When people tell me they’re going to New York City I ask where they will dine. Then I make suggestions. Sometimes I’m even crazy enough to ask someone living there which restaurant is their favorite. People who love to eat get a pained expression on their face when they attempt to take in my queries. They tell me it’s impossible to choose just one. While I can see their point, I disagree.
My favorite restaurant in New York City is Prune. It’s on first street between first and second avenue, and it’s so small that a lazy blink will guarantee completely missing it. Prune is Paris small, and if you need a lot of personal space, it’s not the place for you.
Gabrielle Hamilton is Prune’s chef-owner. The first time I met her it struck me that she was unafraid of voicing strong opinions, but didn’t take herself too seriously. Her food is soulful, clean, clear, straightforward, homey, and humorous. While many chefs speak a rhetoric the media adores, Ms. Hamilton’s restaurant walks a talk unspoken, but felt down to your very toes, should you have all your senses open when you dine there.
Prune’s tiny space presses disparate people against one another and the conviviality is sweaty and infectious. That close, familial feeling starts with the staff first, and many people who work at Prune were only going to stay there for a few weeks but are there year after year, still, when I make my pilgrimages.
Luckily for us, two Prune chef alums, Ginevra Iverson and Eric Korsh have recently migrated West to Sebastopol and opened Eloise, in fact. After getting ahold of the news on EaterSF some time ago, I knew I would make the drive, and who I would take. My friend DB said, after looking at the menu for the first time, “Yeah, but the problem is we’re going to need to order everything on there. I will not be able to choose.”
Luckily, DB and I are both famous eaters, and we didn’t have to do much choosing last night, because we ordered all the appetizers except one and for that we substituted a Hudson Valley free-range foie gras torchon with Eloise garden grown peaches and pears.
What we ate, in order from extra ordinary to just great:
Chilled Tomato Soup, Heirloom Tomatoes, Mint & Chives; Mushroom Toast, Poached Egg, Black Truffle, Bordelaise; Roasted Bone Marrow, Parsley & Shallot Salad; The Foie Gras Special; Bibb Lettuce, Warm Feta, Scallion, Red Wine Vinaigrette; Puntarelle, Chopped Egg Vinaigrette, Candied Bacon; Octopus and White Anchovy Salad, String Beans, Fingerling Potatoes; Crispy Sweetbreads, Pickled Vegetables, Raisin-Mustard Vinaigrette.
Next time we’ll focus on entrees.
If we could have ordered one it would have been Ricotta and Chard Gnocchi, Brown Butter, Sage. But after eight dishes, in three courses, we were happy to get the dessert menus and call it a night well spent.
Eloise is aesthetically stunning. Seeing its understated sign on Gravenstein Highway South won’t prepare you for a restaurant both elegant and comfy, country and city, understated and decorated, whimsical and clean, open and intimate. Upon entering you’re greeted with small bar and a fabulous floor of Moroccan tiles. A number of vegetable gardens, currently in seasonal transition, flank the kitchen; and a wall blocking the old highway from the dining room’s view is terraced with herbs and wildflowers.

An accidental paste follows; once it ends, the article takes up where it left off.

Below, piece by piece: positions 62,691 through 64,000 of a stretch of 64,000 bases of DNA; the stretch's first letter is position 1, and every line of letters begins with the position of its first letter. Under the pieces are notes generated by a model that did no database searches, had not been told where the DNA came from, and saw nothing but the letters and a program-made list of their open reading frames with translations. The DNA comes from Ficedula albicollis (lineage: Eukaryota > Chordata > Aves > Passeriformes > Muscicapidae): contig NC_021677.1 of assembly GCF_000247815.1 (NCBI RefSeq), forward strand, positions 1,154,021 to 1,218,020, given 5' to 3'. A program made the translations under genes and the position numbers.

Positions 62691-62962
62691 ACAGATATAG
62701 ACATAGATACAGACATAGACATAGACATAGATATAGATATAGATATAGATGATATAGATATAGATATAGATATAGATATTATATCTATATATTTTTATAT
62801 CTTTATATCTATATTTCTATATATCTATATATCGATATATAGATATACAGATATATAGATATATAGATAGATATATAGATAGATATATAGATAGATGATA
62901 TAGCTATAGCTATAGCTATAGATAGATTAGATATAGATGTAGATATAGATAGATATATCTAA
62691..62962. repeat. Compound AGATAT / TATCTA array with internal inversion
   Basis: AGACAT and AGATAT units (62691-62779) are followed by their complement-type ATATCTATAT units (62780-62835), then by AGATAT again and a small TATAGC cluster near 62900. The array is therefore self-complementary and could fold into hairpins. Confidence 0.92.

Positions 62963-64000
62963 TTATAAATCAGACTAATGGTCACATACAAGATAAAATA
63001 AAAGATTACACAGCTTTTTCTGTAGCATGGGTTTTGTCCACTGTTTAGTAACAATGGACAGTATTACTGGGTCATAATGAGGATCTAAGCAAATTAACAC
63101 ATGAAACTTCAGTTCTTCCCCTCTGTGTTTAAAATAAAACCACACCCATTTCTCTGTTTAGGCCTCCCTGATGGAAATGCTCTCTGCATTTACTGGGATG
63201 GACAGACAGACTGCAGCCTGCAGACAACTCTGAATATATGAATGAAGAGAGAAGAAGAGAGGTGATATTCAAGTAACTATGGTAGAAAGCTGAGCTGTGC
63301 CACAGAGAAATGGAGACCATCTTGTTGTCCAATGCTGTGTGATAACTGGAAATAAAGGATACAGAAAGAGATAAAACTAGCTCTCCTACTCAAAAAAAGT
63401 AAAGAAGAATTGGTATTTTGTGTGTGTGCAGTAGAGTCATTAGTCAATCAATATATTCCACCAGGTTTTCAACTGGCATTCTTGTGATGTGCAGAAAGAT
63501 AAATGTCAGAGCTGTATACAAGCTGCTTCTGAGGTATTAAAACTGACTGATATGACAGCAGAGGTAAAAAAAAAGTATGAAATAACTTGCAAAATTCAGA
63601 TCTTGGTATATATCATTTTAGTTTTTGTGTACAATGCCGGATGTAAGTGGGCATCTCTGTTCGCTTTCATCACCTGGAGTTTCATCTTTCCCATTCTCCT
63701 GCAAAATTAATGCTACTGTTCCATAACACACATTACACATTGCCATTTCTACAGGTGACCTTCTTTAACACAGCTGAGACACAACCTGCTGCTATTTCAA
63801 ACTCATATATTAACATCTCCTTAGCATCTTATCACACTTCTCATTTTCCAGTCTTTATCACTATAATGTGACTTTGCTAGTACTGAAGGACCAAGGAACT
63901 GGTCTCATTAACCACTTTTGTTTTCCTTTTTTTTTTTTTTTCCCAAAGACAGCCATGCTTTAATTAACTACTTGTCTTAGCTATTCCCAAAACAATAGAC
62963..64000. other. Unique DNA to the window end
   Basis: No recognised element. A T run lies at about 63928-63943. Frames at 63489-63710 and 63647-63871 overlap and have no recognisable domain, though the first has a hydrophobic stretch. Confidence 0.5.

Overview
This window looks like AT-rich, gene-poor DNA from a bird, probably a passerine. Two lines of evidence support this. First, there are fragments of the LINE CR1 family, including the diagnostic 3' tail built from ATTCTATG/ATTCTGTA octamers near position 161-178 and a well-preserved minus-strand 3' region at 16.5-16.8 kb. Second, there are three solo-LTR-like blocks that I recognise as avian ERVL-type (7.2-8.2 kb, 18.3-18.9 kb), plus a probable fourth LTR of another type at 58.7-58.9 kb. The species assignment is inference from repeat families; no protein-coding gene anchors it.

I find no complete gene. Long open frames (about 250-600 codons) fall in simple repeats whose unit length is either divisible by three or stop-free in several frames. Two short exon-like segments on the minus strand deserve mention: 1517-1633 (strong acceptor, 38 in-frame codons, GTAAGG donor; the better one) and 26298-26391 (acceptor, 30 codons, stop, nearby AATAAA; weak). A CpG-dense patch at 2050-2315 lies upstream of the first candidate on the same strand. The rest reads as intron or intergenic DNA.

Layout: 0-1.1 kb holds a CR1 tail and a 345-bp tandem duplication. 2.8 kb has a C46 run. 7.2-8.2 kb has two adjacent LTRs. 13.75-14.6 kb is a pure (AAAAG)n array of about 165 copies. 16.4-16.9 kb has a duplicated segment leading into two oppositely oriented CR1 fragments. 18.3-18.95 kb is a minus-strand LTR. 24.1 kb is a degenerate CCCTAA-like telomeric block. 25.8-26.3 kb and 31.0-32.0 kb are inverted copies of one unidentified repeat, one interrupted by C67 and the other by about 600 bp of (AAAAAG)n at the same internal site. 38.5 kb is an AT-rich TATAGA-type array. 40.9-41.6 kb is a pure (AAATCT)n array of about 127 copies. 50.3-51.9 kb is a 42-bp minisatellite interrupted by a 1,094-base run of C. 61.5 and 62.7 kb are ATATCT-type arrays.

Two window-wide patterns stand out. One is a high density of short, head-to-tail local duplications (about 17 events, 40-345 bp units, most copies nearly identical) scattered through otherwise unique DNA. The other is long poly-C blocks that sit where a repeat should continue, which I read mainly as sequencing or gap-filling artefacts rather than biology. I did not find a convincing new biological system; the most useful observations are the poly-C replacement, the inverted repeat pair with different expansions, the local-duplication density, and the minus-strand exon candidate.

If you can get to Eloise before night, it’s one of the best restaurants to watch day turn to dusk and then thick inky blue sky. Sebastopol remains a mostly agricultural town and the air, especially as we Northern Californians gently enter autumn, is redolent of apples, grapes turning into wine, and cow pastures; sometimes all at once. Night skies are dense with stars when clear.
Eloise’s dessert menu is tiny compared to it’s salty side. Three items were offered and Ginevra’s special of rhubarb crepes and vanilla ice cream was offered verbally by our gracious waiter. Off the menu we ordered Sugared Doughnuts with Raspberry Jam, and the special. While I can appreciate offering simple, straightforward plates in the last course category, I found desserts lacking. I’m a tough customer, though, and I was glad not to see San Francisco’s ubiquitous lowest-common-denominator pannacottas and molten chocolate cakes.
Cooking in and for New York City is a very different experience than that of Northern California. Chefs Iverson & Korsh have given birth to a bi-coastal restaurant, both in technique and inspiration, and my hope is their success makes way for other chefs inspired by farm-kitchens to journey West or East, depending, expanding our ideas about what ingredient-driven cuisine can be.
Eloise, at its nascent six weeks old, is doing a great job. And my belief is that it will only get better. As leaves turn, and fall arrives, Sebastopol explodes with the fruit it’s famous for: apples. And perhaps these chefs, inspired by Gabrielle Hamilton’s unique humor, carry with them a mischievous secret: they’ve moved from the Big Apple to seduce California’s apple county.